Domagała (2012) argues that studies on the determinants of the speech impediments associated with the Alzheimer’s form of dementia, including other areas of patients’ cognitive functioning, as well as in-depth studies on the changes in patients’ functioning, are able to identify specific dementia-related impediments in relation to traditionally defined aphasia. She further reports that in respect of communication impediment examined in terms of utterance progressiveness, it is important to consider the impediment of the constitutive aspects of interaction, i.e., linguistic, social and situational prowess, as well as logical and content-related speech impediment, and linguistic-system mastery impediment.

The impediment of the constitutive aspects of interaction

The impediment of the constitutive aspects of interaction is associated with communication disorders involving the compromised ability to interact with a specific interlocutor. Patients behave in a way based on their incorrect identification of the individual with whom they might be interacting. Conversations held as part of different patient-addressee (incorrectly identified) or patient-addressee (unidentified) interactions produce an incoherent picture of patients’ behaviour in relation to other people. Some patients might show behaviour neutralisation and more or less consciously withdraw from social interactions due to their difficulties in identifying people (Domagała 2012).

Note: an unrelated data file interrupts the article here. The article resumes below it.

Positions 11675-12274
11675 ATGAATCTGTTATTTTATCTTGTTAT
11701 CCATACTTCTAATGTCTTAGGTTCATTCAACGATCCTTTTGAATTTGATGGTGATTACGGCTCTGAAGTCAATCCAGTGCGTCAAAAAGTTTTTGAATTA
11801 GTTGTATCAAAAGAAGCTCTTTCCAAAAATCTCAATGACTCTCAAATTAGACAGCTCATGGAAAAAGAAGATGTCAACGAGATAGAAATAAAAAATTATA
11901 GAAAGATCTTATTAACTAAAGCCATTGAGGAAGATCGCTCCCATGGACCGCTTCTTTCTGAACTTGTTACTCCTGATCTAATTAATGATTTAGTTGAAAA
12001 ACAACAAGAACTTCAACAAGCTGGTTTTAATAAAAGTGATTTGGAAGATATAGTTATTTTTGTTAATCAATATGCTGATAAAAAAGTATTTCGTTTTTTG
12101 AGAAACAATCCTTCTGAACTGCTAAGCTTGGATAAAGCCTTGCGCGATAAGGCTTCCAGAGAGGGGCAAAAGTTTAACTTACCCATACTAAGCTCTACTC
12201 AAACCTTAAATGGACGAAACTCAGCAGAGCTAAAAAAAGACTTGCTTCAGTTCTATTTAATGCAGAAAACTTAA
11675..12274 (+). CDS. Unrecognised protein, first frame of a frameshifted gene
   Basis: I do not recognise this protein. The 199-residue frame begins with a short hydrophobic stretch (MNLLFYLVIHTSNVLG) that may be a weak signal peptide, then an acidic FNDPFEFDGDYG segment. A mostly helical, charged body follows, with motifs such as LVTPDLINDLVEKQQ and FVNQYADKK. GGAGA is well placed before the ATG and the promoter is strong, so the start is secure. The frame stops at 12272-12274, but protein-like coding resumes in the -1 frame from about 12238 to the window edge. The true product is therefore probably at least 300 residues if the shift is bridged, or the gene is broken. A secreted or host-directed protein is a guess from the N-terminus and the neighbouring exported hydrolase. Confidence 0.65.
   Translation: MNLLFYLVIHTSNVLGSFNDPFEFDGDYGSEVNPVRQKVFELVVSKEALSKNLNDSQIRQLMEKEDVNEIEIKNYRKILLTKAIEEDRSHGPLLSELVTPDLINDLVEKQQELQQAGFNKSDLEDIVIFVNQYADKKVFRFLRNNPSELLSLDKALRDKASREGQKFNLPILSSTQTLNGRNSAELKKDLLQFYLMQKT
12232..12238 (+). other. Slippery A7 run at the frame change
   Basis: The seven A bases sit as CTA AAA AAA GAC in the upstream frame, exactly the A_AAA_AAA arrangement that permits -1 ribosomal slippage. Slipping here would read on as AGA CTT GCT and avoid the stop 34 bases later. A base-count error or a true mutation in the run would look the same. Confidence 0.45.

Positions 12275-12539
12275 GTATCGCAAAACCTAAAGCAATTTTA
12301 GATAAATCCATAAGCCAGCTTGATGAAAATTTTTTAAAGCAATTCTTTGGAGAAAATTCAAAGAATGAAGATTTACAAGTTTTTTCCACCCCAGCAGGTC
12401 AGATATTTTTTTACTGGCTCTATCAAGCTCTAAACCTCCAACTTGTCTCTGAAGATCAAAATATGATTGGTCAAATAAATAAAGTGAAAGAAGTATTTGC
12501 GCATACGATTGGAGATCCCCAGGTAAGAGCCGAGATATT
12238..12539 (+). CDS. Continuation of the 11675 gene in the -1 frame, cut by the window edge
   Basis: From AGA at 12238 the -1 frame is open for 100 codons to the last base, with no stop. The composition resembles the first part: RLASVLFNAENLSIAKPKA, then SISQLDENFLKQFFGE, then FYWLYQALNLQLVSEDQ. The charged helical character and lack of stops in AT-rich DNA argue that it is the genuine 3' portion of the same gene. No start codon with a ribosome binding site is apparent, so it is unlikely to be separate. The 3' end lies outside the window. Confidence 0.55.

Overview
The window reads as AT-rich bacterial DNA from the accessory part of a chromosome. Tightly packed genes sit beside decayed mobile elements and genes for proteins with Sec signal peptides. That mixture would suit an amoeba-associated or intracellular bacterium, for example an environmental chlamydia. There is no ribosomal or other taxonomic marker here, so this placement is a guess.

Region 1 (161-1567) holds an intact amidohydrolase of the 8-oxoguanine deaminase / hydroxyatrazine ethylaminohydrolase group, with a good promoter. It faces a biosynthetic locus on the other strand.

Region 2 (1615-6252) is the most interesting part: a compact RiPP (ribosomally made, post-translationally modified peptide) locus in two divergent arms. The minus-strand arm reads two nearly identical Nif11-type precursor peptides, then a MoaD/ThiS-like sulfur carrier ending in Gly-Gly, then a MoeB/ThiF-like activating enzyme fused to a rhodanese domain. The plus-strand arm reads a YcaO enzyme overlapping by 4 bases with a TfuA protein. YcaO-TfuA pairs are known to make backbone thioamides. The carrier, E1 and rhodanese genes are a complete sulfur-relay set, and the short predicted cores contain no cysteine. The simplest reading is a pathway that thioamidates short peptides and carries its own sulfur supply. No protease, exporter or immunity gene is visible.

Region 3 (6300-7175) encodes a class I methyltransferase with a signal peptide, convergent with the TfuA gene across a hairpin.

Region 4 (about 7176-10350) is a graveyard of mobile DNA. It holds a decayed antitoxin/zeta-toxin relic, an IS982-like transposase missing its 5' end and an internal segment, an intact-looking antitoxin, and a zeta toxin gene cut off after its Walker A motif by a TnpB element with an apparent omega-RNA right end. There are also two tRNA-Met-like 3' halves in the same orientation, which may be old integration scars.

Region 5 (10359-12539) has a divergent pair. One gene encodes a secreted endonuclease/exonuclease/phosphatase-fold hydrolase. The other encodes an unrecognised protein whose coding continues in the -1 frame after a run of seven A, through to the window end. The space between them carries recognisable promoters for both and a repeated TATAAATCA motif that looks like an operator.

In the case of “talking with someone” or “talking to someone”, emphasis can shift to talking itself. Therefore, when affected by particularly severe disorders, patients might talk to people they watch on TV or to their or other people’s reflections in the mirror.